A Collaborative Effort involving AZA, CNMI DFW, USFW,

The Commonwealth of the Northern Mariana Islands (CNMI) has had a long and volatile history. Islands that were relied upon heavily in WWII as launching sites for the two atomic bombs, are now battling for survival against a different enemy. This adversary threatens the survival of many bird species that exist exclusively on these islands.

Brown Tree Snake

Since 1952, CNMI has been invaded by the Brown Tree Snake, Boiga irregularis, which has had devastating effects on bird populations on the island of Guam. Ten of the island’s twelve forest bird species are extinct, and the two surviving species are found only in tiny localized populations. Sightings of the snake have been increasing on the islands of Rota, Saipan, and Tinian. In 2004, the CNMI wildlife department asked North American zoos for assistance in developing captive populations of native bird species to be used as source populations if the brown tree snake should further decimate the native avifauna. This endeavor was named the Mariana Avifauna Conservation (MAC) Program. For several years, species have been collected and transferred to U.S. zoos, while other birds have been translocated to smaller snake-free isles.

Bridled White-Eye Removal

The Toledo Zoo has contributed to the MAC Program in house as well as in the field. Since 2009, keepers from the bird department have been afforded the opportunity to work alongside other staff from U.S. zoos to capture, translocate, and transfer at risk avian species. Several of these Mariana species are currently being worked with at the Toledo Zoo. In the Aviary,  you can see a pair of both the White-Throated Ground Doves and the Golden White-Eyes, while our off exhibit Avian Breeding Center cares for a pair of Mariana Fruit Doves and nine Bridled White-Eyes. Our White-throated Ground Doves have reared three chicks, and both the Bridled and Golden White-Eyes have produced offspring.  Unfortunately we have not yet fledged a white-eye, but so little is known about these species that every bit of information learned will help future endeavors here as well as elsewhere in the zoo community. Though our Mariana Fruit Dove pair has produced eggs, they have not yet settled on a nest in which to incubate them (as is fairly typical of young fruit doves)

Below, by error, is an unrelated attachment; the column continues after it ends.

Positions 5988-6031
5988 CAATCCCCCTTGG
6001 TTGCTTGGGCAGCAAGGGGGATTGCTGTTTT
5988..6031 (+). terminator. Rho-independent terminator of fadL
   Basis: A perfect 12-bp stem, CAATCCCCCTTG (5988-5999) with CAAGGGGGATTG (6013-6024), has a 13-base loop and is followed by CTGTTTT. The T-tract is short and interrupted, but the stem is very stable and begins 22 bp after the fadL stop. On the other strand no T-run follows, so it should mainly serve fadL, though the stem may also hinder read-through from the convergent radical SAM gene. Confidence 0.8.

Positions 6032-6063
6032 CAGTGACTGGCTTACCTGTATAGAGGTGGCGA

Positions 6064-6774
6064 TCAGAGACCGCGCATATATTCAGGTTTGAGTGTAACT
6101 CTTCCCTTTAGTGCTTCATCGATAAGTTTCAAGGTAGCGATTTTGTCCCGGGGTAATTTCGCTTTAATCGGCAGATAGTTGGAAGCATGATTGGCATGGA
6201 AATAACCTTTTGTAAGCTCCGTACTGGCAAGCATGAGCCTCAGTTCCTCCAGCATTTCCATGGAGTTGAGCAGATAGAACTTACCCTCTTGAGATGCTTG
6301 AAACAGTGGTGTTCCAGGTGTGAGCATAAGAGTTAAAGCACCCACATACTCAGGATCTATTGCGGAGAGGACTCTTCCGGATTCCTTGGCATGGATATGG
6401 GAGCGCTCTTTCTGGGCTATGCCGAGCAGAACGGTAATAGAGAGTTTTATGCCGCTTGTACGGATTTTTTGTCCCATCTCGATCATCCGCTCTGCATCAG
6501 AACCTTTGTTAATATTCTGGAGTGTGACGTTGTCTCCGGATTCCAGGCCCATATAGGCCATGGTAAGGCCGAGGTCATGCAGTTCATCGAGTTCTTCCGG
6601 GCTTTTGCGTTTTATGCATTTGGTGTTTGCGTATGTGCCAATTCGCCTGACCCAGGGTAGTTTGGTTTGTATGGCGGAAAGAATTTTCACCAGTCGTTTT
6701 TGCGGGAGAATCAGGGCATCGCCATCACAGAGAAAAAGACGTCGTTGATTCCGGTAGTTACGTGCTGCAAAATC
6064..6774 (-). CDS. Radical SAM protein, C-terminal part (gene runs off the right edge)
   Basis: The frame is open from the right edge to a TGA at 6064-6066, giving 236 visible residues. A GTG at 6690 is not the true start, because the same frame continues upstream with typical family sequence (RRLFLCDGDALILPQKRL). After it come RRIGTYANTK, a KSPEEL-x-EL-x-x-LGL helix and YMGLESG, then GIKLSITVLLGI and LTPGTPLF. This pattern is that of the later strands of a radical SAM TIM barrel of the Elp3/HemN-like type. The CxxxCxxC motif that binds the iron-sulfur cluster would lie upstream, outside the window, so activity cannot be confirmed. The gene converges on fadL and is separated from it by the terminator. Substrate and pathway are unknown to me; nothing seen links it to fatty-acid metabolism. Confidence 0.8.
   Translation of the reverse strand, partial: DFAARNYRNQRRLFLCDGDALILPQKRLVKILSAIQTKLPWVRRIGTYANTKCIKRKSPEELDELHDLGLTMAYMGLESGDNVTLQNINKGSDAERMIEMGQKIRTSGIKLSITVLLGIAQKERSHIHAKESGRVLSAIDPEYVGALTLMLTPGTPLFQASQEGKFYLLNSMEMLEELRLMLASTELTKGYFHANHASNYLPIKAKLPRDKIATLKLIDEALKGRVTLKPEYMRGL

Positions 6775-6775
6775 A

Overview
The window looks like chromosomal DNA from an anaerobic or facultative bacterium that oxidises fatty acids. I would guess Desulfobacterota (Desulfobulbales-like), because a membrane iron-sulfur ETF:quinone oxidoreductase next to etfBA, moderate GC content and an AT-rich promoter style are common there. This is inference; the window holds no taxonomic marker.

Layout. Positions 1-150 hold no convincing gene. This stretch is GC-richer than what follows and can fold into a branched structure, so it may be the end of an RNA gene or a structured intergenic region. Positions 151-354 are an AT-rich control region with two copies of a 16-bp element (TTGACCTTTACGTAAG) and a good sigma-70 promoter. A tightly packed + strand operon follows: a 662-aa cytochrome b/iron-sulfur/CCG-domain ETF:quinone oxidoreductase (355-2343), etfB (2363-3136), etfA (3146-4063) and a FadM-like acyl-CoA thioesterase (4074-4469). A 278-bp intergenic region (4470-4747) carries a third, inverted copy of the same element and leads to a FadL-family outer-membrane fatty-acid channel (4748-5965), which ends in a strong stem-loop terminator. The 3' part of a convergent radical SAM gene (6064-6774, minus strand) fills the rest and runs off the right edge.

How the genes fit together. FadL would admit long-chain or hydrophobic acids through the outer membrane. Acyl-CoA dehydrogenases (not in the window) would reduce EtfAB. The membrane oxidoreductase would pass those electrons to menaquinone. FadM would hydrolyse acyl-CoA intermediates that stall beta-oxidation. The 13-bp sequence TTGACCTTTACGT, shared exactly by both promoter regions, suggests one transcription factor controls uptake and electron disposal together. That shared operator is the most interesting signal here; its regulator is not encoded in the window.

White-Throated Ground Dove
White-Throated Ground Dove

Golden White-eye
Golden White-eye

Bridled White-eye
Bridled White-eye

Mariana Fruit Dove
Mariana Fruit Dove

The invasion of the Mariana Islands by the brown tree snake is a classic example of how devastating a non-native species can be to an environment ill-equipped to defend against it. Through ongoing research by the MAC Program and the collaborative efforts of hard-working individuals, there is hope for the birds of the Marianas Islands. It is because of generous contributions to the Conservation Today program that the Toledo Zoo can continue aiding the program and saving these species.

Click here for a detailed report about the MAC program in PDF format

Visit the MAC Facebook page

The You Tube video below shows footage of some of the birds studied in their natural habitat during a MAC trip.
Video was recorded and provided by Mike Macek of the St. Louis Zoo